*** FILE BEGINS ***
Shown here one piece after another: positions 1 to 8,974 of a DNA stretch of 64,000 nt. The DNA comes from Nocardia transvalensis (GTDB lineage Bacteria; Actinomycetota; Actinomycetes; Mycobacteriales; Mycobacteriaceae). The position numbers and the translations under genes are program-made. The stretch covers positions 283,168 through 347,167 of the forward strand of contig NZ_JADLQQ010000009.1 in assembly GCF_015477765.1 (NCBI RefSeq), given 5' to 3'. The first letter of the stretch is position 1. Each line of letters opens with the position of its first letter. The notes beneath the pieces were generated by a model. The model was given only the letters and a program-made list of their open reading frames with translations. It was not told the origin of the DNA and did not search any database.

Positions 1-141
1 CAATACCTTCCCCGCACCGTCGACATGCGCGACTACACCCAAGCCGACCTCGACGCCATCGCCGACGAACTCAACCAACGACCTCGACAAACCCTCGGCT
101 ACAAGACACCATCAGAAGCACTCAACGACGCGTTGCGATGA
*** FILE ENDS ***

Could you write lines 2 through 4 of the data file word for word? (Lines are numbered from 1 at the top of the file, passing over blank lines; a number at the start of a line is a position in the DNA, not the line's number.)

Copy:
Positions 1-141
1 CAATACCTTCCCCGCACCGTCGACATGCGCGACTACACCCAAGCCGACCTCGACGCCATCGCCGACGAACTCAACCAACGACCTCGACAAACCCTCGGCT
101 ACAAGACACCATCAGAAGCACTCAACGACGCGTTGCGATGA